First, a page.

Africans don’t work for money but for community

Ubuntu Africans don't work for money but community
Africa has three types of bakeries, according to Matthijs Spiering, commercial manager at Zeelandia. Big, industries, bakeries in supermarkets and very small bakeries. Medium bakeries are almost absent.

Ubuntu. If not the profit, but the value for the whole community is leading, as in Africa, a company is much different from one in the west. That’s what the PUM Business Boost teached us.

Nothing is more important than a family. The extended family: brothers, sisters nephews, nieces, aunts. With this vision, one doesn’t put his personal financial income on the first place. It’s the interest of the whole community that matters most.
Therefore, a truly African company is, by definition, a social enterprise. That’s the conclusion of the first PUM Boost Business.

Speakers were Matthijs Spiering, commercial manager of Zeelandia Bakkerijgrondstoffen, Leontine van Hooft from the GreenDreamCompany and Frans de Pater from AfricanWise.

Spiering told their foreign adventures started with exporting. From  that point they explored the market. If the market situation is favorable and the company finds the right contacts, there will be invested in local presence. In this way, two years ago, they launched Zeelandia South-Africa.

Africa is at the beginning of a Green Revolution, with 60 percent of the world’s arable land

According to De Pater it is logical that Africa has the greatest economic growth: In the global race for cheap raw materials, Africa has the best cards. Access to international capital grows; after all, Africa offers the highest return on direct foreign investment. With the youngest population and the spectacular growth in purchasing power, but also an increasing number of employees. And not to forget: Africa is at the beginning of a Green Revolution, with 60 percent of the world’s arable land.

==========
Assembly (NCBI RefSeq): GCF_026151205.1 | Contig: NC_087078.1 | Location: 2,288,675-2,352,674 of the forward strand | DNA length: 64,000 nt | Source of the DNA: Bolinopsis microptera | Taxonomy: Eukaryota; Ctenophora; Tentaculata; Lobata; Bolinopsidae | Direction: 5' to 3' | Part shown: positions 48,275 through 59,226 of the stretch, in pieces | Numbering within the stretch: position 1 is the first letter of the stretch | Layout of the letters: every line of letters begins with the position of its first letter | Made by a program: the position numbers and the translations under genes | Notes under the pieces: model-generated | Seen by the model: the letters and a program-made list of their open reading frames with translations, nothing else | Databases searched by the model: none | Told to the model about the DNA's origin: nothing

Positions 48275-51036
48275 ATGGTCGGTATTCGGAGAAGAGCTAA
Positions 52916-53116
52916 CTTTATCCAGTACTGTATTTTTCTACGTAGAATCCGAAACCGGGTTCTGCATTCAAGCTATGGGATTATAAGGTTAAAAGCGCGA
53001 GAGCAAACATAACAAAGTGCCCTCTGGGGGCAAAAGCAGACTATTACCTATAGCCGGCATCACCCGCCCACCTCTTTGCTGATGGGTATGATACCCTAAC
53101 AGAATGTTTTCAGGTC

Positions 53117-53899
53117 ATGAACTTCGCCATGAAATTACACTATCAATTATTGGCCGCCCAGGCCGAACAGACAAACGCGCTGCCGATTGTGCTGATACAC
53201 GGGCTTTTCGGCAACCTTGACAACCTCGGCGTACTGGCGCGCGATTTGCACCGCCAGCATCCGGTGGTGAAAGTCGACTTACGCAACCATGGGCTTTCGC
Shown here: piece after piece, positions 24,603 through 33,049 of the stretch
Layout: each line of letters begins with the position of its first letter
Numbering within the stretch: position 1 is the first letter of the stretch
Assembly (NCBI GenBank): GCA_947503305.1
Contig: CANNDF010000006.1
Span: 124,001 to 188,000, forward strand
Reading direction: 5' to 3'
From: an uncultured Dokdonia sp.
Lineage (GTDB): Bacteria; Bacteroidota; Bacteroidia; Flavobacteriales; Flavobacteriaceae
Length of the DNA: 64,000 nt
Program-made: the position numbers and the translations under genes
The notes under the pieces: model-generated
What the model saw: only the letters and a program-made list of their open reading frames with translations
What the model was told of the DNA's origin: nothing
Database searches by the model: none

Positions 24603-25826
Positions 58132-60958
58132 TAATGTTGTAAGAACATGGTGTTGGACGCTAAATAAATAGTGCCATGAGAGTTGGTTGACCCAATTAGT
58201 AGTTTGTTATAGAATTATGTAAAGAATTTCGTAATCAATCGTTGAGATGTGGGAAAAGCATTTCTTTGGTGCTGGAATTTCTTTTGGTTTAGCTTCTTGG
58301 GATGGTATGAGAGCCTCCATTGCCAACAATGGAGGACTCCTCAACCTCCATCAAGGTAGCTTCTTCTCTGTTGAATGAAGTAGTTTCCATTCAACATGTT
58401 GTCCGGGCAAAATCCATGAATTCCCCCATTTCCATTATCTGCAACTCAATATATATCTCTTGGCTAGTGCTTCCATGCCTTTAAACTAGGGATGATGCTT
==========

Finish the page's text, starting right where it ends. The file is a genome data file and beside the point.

When a company wants to be part of those African developments. It needs a very different approach from that in the West. De Pater summarizes the different ways of doing business together under the acronym SAVE:

Solutions in stead of product
Acces in stead of place
Value in stead of price
Education in stead of promotion


The background of this approach lies in the African way of life. Leontine van Hooft teached about ubuntu: ‘Tribal values ​​are embedded everywhere.’ In Africa, the growth model aims at poverty reduction and independence. The vision of people and the world is focused on respect and trust. A meeting is not held with professionals only, but with the community.
Diversity is the strength and a leader is among the people. ‘Money is not the greatest good. Always family values​​are most important.’

That’s why, in fact, it is not at all a matter of social approach that Zeelandia in Nigeria involves a bakery training in it’s business. This is just the way it goes in Africa. It’s a matter of adjusting the company to the local norms and values​​. And that’s always a prerequisite for doing business.

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